Photo by Steve Ullathorne

One-man “Die Hard” parody has heart, humor, and Hans Gruber for fans and newcomers alike

Jacob Downey




Whether your first experience with John McClain (Bruce Wilis) was with your dad, a little too young to understand a word coming from Hans Gruber’s (Alan Rickman) mouth, that one episode of “Friends” (a show in which Bruce Wilis just so happened to also guest star in three episodes), or witnessing the ongoing debate as to whether or not it is a Christmas movie or not (it is), “Die Hard” (1988) is the kind of movie you have more than likely absorbed as a one-liner or through pop-cultural osmosis. 

Richard Marsh’s “Yippie Ki Yay” is a one-man (and two teddy bear) parody show that recites and expands on the plot of the film, largely in verse. The B-plot of the show revolves around Marsh’s connection to the film and how it has influenced his life and relationships. These two plots are woven together well, leading to dual narratives that work in cooperation with one another, playing off each other’s themes.

Having never seen “Die Hard”, I went in mostly sold on the novelty of the premise. Leaving the theater after the show, hands stained with ink from trying to take notes in the dark, I found myself pleasantly surprised not only by  “Yippie Ki Yay”’s humor but also its heart. The show reads like your funniest friend tipsily describing the plot of their favorite movie with periodic interjections of intimate personal details. Marsh has done an outstanding job creating a parody that does not point and laugh at its source material but revels in its absurdity with admiration.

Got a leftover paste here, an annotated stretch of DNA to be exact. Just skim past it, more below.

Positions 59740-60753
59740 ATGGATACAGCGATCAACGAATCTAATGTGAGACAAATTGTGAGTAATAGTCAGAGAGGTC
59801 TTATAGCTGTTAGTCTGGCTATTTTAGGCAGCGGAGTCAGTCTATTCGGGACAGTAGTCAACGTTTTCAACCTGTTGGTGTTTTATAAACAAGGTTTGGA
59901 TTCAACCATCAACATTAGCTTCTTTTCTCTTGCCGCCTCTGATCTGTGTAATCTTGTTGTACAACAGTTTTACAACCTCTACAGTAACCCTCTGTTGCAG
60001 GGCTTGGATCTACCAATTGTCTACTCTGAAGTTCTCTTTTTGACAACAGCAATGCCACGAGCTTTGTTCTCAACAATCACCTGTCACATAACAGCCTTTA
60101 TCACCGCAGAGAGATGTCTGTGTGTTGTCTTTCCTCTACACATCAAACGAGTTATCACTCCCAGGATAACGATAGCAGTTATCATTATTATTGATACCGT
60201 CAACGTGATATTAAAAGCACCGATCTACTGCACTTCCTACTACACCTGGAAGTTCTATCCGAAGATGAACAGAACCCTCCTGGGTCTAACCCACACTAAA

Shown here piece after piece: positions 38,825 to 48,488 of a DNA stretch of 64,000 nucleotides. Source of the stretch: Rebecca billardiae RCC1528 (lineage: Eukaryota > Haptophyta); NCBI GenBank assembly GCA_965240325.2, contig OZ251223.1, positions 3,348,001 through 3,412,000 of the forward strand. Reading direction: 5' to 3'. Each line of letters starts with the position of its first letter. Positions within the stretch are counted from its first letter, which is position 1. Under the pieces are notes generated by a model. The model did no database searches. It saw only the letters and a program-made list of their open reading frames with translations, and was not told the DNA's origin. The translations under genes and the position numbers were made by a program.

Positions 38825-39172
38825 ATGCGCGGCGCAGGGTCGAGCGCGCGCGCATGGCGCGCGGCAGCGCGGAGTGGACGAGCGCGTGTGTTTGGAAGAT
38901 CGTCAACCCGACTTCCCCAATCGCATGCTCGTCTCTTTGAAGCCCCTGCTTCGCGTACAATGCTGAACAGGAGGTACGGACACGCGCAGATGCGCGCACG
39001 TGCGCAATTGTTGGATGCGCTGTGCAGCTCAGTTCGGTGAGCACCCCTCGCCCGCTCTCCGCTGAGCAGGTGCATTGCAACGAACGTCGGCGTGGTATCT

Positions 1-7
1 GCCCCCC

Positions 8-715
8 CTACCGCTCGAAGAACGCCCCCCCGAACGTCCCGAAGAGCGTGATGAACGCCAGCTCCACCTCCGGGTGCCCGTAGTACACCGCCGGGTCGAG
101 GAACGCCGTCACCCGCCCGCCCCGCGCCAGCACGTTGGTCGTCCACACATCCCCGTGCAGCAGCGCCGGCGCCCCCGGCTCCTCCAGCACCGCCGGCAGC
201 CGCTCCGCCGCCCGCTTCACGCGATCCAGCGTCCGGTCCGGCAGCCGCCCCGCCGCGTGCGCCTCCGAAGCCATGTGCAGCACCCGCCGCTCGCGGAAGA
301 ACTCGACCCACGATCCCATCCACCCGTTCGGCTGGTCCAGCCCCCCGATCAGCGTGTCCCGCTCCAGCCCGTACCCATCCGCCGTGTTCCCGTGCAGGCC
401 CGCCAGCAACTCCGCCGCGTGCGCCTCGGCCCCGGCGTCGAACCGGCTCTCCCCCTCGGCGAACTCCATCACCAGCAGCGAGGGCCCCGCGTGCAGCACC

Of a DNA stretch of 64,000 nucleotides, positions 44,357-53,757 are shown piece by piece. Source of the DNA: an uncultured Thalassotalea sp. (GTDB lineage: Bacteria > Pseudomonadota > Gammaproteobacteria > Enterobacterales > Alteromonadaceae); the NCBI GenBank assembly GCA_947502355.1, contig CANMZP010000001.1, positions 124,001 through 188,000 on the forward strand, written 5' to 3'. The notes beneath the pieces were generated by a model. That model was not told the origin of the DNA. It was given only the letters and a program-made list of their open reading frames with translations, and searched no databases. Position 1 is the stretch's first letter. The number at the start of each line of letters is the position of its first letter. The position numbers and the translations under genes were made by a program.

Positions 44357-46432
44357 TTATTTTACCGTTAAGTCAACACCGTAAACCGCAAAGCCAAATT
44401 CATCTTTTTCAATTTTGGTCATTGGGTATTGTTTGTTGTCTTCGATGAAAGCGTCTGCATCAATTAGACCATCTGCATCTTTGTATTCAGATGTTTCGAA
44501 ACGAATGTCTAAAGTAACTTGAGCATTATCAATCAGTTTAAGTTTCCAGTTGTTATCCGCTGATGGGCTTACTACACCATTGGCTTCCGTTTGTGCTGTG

Star Darrel Bailey too is exceptional at depicting the film’s cavalcade of ’80s camp. Most essential for this kind of performance, he appears to be having fun with the role. Bailey delivers a scenery-chewing performance and masterfully melts into “Die Hard”’s eccentric cast of characters, all of whom are easy to differentiate for the duration of the show. As an American, it was entertaining to hear his English twang underlaid in every character’s voice, somehow elevating the 80’s action movie schtick of the source material.

For PSU students who are scattered throughout New England, “Yippie Ki Yay” is more than worth the commute, especially for die-hard “Die Hard” fans. Those in the greater Boston area, even more so. Student discounts on Amtrak and Concord Coach services, as well as $20 tickets for students and members of the military, make this show an excellent use of your holiday break.

“Yippie Ki Yay” will play at the Huntington Theatre in Boston through Dec. 31 with 4 pm and 7:30 pm curtain calls. Tickets can be reserved here, or at 617-266-0800.